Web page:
Journal of International Relations and Development

, Volume 21, Issue 4, pp 883–908 | Cite as

Critical situations, fundamental questions and ontological insecurity in world politics

  • Filip EjdusEmail author


The central premise of ontological security theory is that states are ready to compromise their physical security and other important material gains in order to protect their ontological security. While the existing studies have primarily focused on how states defend or maintain their ontological security, little attention has been paid to critical situations that make states ontologically insecure in the first place. Drawing on the work of Anthony Giddens, I conceptualise critical situations in world politics as radical disjunctions that challenge the ability of collective actors to ‘go on’ by bringing into the realm of discursive consciousness four fundamental questions related to existence, finitude, relations and autobiography. The argument is illustrated in a case study of ontological insecurity produced in Serbia by the secession of Kosovo.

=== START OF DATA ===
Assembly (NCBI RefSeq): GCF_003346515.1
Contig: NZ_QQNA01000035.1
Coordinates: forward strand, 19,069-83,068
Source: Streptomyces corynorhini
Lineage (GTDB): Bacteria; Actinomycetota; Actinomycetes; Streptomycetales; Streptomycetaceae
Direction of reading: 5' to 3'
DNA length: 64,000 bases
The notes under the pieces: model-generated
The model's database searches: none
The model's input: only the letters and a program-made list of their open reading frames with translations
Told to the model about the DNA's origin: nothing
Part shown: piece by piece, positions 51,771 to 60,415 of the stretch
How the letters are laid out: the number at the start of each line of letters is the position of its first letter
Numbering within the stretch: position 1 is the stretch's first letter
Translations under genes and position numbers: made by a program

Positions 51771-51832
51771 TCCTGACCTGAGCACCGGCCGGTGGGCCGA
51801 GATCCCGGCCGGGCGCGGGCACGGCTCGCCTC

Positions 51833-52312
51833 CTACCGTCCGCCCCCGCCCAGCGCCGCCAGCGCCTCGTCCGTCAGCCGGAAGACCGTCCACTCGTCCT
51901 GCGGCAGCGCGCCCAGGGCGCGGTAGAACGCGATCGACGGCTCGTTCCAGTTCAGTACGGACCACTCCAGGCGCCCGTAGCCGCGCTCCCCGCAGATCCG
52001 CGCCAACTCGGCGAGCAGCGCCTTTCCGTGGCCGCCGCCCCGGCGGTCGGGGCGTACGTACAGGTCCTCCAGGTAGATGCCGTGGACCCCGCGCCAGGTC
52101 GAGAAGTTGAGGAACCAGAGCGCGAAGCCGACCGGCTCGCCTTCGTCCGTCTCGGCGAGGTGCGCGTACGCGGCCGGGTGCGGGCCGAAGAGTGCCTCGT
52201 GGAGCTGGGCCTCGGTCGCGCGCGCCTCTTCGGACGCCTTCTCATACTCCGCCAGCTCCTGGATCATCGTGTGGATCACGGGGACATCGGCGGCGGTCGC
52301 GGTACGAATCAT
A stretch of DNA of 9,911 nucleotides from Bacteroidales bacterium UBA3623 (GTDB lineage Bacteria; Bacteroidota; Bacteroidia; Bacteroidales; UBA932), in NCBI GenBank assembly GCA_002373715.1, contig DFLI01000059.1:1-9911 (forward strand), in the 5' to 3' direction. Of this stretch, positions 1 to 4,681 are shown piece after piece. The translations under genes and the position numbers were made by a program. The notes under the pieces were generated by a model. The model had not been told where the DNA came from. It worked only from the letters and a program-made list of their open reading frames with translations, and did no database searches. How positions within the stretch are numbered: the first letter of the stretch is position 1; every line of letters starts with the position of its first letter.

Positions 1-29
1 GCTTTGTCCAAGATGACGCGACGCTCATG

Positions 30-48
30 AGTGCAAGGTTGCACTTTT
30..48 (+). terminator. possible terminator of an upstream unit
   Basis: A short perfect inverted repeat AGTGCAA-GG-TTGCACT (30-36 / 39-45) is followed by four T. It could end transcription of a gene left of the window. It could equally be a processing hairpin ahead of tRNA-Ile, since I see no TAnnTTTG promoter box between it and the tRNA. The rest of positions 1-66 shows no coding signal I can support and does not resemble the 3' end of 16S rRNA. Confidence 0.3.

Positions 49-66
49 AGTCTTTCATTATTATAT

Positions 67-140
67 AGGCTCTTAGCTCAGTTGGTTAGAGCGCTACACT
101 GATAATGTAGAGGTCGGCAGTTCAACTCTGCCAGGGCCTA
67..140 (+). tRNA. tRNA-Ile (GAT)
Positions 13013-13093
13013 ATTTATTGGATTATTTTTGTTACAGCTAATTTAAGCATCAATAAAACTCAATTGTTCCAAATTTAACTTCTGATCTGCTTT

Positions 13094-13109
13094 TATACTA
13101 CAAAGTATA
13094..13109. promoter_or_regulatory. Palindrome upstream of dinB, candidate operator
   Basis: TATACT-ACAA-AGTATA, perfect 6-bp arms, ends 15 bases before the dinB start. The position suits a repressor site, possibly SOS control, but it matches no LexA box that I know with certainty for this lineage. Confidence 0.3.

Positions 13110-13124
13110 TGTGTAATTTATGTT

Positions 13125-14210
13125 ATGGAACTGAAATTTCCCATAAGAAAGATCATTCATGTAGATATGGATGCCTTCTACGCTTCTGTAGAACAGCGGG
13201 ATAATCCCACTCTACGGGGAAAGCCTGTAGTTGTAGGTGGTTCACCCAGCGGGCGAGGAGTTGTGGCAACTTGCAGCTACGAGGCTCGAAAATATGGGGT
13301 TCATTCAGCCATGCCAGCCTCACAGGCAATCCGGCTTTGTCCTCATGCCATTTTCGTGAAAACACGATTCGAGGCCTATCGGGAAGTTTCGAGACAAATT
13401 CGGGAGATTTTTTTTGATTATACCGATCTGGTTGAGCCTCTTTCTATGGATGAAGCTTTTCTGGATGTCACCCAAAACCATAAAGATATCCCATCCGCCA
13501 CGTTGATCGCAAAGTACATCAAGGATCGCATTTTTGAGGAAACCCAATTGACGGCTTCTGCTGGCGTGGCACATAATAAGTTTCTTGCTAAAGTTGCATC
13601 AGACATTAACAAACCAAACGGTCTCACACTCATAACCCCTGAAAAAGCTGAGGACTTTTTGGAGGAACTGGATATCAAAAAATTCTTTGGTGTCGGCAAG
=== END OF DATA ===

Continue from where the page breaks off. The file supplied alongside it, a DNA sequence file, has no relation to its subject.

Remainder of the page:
critical situations discourse fundamental questions Kosovo ontological security Serbia 



I thank Miroslav Hadžić, Jelena Subotić, Tim Edmunds and anonymous reviewers for their helpful comments on earlier drafts of this article.


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© Macmillan Publishers Ltd 2017

Authors and Affiliations

  1. 1.School of Sociology, Politics and International Studies (SPAIS)University of BristolBristolUK

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